Religious Freedom Day principles under Supreme Court attack

"Our civil rights have no dependence on our religious opinions." Thomas Jefferson Jan. 16 1786 - quote on outside of building

The Freedom From Religion Foundation celebrates Religious Freedom Day every Jan. 16, even though we think every day should be Religious Freedom Day.

On this day 238 years ago, the Virginia Assembly passed the Virginia Statute for Religious Freedom, a law drafted by Thomas Jefferson and one of the three achievements he had inscribed on his gravestone. James Madison, later to become the primary architect of our godless Constitution and Bill of Rights, skillfully advocated for the law and shepherded it through the Legislature.

Since 1993, U.S. presidents have honored this historic legislation, which was a landmark statement on freedom of conscience and the principle of separation between state and church, and is a precursor of the First Amendment protections for religious freedom.

But we can’t help wondering what legislature today would pass these words from the statute:

“To compel a man to furnish contributions of money for the propagation of opinions which he disbelieves, is sinful and tyrannical.”

“Our civil rights have no dependence on our religious opinions, any more than on our opinions in physics or geometry.”

“Truth is great and will prevail if left to herself.”

What state legislatures today would pass these words, condemning “the impious presumption of legislators and rulers, civil as well as ecclesiastical, who … endeavoring to impose them on others, hath established and maintained false religions over the greatest part of the world and through all time”?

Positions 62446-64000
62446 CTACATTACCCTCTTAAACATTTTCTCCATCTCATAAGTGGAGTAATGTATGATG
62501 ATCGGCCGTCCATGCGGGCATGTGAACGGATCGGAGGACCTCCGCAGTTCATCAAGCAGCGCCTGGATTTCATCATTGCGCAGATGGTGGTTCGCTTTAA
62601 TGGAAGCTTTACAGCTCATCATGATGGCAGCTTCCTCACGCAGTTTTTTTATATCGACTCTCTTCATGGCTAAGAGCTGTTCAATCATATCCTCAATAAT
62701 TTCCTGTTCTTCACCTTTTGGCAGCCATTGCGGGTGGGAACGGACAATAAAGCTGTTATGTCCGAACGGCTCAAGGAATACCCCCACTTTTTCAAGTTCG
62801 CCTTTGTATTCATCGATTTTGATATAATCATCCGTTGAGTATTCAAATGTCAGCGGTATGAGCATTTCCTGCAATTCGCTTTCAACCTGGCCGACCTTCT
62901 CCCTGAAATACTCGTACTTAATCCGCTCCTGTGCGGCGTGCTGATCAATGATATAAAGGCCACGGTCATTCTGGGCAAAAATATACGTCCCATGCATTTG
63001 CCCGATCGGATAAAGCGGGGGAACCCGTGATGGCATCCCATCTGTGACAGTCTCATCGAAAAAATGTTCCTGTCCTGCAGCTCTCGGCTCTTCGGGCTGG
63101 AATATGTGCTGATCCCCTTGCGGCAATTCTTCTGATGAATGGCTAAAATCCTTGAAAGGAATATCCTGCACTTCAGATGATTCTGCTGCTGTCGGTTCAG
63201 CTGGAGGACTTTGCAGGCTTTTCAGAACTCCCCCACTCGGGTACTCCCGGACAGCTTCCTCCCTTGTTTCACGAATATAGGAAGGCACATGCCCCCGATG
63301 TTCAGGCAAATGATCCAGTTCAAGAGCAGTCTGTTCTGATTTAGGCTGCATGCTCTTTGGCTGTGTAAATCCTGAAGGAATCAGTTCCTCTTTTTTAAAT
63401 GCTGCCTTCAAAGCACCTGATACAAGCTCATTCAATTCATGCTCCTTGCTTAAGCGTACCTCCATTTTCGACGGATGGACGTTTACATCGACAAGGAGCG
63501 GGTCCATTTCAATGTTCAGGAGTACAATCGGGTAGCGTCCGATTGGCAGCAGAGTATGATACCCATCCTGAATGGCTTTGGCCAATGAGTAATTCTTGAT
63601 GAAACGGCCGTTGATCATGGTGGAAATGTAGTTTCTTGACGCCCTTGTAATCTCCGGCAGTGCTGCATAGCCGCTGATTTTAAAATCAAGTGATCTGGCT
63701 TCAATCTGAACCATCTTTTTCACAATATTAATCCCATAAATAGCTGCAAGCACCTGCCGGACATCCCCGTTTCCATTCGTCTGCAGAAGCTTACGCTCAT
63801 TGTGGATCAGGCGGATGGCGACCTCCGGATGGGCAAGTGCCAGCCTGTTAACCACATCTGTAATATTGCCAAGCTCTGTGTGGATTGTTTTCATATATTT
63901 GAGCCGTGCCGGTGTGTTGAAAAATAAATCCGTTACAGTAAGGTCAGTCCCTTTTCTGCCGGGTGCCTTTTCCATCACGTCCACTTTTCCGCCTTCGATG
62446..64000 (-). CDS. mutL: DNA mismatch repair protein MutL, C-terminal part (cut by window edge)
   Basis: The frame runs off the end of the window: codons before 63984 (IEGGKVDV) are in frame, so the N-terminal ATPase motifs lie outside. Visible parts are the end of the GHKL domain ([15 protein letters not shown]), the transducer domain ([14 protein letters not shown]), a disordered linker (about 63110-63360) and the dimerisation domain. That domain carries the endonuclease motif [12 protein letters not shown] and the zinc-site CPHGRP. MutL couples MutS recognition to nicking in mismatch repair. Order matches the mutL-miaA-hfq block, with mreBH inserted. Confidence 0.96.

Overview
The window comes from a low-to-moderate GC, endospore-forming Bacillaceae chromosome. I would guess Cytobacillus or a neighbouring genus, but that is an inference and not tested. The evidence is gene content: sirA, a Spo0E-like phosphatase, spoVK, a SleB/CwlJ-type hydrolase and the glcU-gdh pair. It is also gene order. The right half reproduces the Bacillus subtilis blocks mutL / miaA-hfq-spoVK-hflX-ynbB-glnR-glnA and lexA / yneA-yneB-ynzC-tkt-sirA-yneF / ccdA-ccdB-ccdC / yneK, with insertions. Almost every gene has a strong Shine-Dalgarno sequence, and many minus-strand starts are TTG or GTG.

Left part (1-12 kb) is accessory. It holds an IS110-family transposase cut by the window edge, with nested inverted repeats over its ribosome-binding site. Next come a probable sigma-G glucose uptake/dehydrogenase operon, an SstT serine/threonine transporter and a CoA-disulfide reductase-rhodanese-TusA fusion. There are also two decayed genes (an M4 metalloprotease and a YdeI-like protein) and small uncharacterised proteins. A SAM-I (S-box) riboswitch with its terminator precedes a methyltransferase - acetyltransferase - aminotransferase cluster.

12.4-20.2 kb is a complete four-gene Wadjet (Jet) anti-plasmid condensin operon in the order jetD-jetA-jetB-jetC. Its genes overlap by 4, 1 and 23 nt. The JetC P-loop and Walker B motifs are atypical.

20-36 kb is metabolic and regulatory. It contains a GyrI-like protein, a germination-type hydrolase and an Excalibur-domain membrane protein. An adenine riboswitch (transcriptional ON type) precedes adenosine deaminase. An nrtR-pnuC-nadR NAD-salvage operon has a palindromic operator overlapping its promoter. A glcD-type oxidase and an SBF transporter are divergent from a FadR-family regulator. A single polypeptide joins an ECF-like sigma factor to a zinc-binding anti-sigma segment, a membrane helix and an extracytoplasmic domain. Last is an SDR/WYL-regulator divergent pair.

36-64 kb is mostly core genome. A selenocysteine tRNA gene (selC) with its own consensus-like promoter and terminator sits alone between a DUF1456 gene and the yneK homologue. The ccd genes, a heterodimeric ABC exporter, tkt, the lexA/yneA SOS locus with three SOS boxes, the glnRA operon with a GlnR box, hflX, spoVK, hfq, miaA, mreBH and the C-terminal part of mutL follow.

The historic statute concludes: No one “shall be compelled to frequent or support any religious worship, place, or ministry whatsoever, nor shall be enforced, restrained, molested, or burthened in his body or goods, nor shall otherwise suffer, on account of his religious opinions or belief.”

The statute ends by declaring that “all men shall be free to profess, and by argument to maintain, their opinions in matters of religion, and that the same shall in no wise diminish, enlarge, or affect their civil capacities.”

Fortunately, even if the core language prohibiting the states from forcing citizens to attend or support religious institutions and ministries would not make it past committee in most state legislatures today, that language, in fact, already exists, in some form or other, in some 39 state constitutions.

Dismayingly, this watershed language, which is stronger and clearer than the Establishment Clause of the First Amendment, is under systematic attack by the U.S. Supreme Court, which is gradually gutting this Jeffersonian principle. The high court in 2017, by a 7–2 vote, ruled in the Trinity Lutheran case that Missouri’s constitutional bar to direct or indirect taxpayer funding in aid of churches and ministries was dead. In the 2020 Espinoza v. Montana decision, the court ruled that Montana could not exclude religious schools from the state’s tax credit school voucher program, despite state constitutional prohibitions. The 2022 school voucher case, Carson v. Makin, out of Maine, forced similar funding, prompting Justice Sonia Sotomayor to lament in her dissent: “Today, the court leads us to a place where separation of church and state becomes a constitutional violation.”

The Statute for Religious Freedom is 238 years old, but how can its core tenets endure much longer with a high court that is this hostile to its basic precepts?

That’s why the Freedom From Religion Foundation, in continuing our fight for the fundamental principle of separation between religion and government, knows that this also necessitates fighting for court reform and expansion. It’s also why FFRF has created the FFRF Action Fund, a c(4) arm, to increase legislative work and flex some needed electoral muscle.

The Freedom From Religion Foundation is a national nonprofit organization with more than 40,000 members across the country. Our purposes are to protect the constitutional principle of separation between state and church, and to educate the public on matters relating to nontheism.

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